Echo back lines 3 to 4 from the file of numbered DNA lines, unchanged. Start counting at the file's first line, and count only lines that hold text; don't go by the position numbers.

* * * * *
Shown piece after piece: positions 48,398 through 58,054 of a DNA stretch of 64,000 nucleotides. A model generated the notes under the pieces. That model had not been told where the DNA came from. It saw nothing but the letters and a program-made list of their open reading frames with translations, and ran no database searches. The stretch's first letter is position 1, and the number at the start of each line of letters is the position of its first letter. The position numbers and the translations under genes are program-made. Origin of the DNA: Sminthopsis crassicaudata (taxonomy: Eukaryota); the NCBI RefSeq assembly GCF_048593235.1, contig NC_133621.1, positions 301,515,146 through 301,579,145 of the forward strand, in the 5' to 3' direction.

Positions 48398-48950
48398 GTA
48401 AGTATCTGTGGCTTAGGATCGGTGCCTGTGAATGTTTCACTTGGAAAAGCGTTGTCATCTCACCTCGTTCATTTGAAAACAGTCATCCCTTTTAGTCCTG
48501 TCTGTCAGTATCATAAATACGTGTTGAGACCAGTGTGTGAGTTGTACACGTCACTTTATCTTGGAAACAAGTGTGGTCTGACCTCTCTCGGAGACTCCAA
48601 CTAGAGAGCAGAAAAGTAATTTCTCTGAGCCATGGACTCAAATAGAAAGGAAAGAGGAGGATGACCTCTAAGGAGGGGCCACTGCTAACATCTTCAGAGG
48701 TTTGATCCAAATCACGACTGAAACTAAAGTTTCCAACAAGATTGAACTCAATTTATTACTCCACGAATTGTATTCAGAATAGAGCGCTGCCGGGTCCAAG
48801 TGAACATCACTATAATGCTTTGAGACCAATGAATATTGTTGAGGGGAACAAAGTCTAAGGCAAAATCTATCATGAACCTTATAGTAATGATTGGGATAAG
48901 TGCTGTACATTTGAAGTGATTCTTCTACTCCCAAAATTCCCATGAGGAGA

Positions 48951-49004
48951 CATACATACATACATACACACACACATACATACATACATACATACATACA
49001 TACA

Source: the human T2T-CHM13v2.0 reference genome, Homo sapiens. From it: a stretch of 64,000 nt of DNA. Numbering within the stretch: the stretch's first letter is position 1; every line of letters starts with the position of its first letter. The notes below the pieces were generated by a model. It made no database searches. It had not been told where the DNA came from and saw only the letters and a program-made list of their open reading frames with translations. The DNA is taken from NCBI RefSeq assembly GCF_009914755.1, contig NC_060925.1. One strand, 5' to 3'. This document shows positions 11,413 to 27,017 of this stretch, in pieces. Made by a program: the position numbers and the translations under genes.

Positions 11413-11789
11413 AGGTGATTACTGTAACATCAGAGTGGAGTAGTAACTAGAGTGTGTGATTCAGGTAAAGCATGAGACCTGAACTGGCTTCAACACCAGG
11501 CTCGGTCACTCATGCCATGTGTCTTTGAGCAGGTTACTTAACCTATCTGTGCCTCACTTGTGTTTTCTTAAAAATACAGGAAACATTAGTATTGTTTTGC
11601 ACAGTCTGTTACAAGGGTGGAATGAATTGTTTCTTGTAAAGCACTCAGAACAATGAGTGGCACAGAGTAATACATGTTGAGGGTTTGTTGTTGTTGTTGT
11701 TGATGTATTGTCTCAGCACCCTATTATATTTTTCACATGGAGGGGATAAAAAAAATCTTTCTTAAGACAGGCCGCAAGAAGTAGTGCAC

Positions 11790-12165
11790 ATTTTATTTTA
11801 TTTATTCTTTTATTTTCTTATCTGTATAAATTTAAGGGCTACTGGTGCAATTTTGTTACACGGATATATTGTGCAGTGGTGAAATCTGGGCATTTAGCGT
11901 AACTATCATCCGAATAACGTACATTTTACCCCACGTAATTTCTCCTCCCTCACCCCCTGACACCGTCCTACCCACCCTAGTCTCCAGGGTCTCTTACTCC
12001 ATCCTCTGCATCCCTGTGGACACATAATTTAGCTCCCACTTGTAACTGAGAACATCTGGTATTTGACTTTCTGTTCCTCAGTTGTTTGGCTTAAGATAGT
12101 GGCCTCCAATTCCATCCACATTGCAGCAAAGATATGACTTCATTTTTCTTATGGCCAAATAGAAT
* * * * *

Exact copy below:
48398 GTA
48401 AGTATCTGTGGCTTAGGATCGGTGCCTGTGAATGTTTCACTTGGAAAAGCGTTGTCATCTCACCTCGTTCATTTGAAAACAGTCATCCCTTTTAGTCCTG